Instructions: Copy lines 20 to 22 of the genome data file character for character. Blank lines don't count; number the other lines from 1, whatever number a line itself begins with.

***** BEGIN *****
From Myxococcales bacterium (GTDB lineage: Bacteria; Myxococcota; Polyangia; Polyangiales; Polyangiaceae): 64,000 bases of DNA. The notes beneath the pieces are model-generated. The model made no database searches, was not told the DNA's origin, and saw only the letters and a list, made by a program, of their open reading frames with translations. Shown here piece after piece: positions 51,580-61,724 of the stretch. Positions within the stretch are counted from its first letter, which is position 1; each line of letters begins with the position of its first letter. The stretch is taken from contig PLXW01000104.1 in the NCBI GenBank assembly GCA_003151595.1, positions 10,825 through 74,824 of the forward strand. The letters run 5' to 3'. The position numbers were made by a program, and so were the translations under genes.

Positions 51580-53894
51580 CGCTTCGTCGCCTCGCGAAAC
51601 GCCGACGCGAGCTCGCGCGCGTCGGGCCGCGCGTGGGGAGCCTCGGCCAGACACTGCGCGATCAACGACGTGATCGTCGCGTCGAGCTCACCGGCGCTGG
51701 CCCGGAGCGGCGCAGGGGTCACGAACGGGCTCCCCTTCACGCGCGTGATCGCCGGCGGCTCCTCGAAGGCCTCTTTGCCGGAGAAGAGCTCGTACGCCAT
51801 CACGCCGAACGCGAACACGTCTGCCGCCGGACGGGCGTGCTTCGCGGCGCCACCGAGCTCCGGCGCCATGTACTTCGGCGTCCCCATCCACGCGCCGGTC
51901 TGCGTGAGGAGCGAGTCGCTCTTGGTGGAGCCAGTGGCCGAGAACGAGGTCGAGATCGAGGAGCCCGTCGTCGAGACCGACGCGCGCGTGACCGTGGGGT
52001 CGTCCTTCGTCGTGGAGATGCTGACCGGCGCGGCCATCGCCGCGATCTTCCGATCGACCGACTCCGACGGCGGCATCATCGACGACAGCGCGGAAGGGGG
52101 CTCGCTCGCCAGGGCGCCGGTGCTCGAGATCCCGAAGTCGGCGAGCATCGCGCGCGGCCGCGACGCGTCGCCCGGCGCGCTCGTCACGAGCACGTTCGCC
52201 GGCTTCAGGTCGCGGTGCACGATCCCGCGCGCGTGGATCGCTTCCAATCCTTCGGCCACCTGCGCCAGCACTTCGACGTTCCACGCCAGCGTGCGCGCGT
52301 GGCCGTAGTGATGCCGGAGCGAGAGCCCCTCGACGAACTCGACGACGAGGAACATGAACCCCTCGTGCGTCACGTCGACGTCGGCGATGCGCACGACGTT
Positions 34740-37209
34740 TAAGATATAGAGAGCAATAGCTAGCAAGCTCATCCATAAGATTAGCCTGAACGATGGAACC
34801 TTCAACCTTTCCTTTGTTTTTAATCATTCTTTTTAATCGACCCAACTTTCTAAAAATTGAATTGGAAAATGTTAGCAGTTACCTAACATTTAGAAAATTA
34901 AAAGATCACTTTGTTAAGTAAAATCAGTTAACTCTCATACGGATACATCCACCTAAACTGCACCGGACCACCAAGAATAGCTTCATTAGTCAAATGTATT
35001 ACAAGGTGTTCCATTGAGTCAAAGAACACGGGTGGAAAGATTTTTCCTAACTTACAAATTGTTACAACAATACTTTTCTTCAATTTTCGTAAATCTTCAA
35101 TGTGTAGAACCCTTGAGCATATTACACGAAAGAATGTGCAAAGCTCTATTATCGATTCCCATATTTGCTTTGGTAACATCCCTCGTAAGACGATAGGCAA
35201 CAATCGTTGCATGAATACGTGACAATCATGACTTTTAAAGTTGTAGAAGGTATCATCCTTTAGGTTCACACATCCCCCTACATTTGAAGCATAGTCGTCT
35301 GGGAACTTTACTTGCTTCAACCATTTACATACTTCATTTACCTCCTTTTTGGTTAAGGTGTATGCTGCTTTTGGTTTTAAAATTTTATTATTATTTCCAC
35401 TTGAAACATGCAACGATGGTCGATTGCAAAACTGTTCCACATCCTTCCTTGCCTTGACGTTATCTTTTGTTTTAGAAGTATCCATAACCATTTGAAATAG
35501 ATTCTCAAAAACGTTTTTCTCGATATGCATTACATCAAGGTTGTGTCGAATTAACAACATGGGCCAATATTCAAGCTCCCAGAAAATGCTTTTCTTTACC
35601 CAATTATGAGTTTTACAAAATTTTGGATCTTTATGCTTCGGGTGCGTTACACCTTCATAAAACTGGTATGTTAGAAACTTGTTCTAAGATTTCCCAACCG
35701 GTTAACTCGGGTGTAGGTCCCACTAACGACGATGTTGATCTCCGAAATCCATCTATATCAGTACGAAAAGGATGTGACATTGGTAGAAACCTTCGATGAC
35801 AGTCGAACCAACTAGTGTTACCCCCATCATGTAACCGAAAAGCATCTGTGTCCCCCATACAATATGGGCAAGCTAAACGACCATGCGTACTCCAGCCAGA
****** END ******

35401 TTGAAACATGCAACGATGGTCGATTGCAAAACTGTTCCACATCCTTCCTTGCCTTGACGTTATCTTTTGTTTTAGAAGTATCCATAACCATTTGAAATAG
35501 ATTCTCAAAAACGTTTTTCTCGATATGCATTACATCAAGGTTGTGTCGAATTAACAACATGGGCCAATATTCAAGCTCCCAGAAAATGCTTTTCTTTACC
35601 CAATTATGAGTTTTACAAAATTTTGGATCTTTATGCTTCGGGTGCGTTACACCTTCATAAAACTGGTATGTTAGAAACTTGTTCTAAGATTTCCCAACCG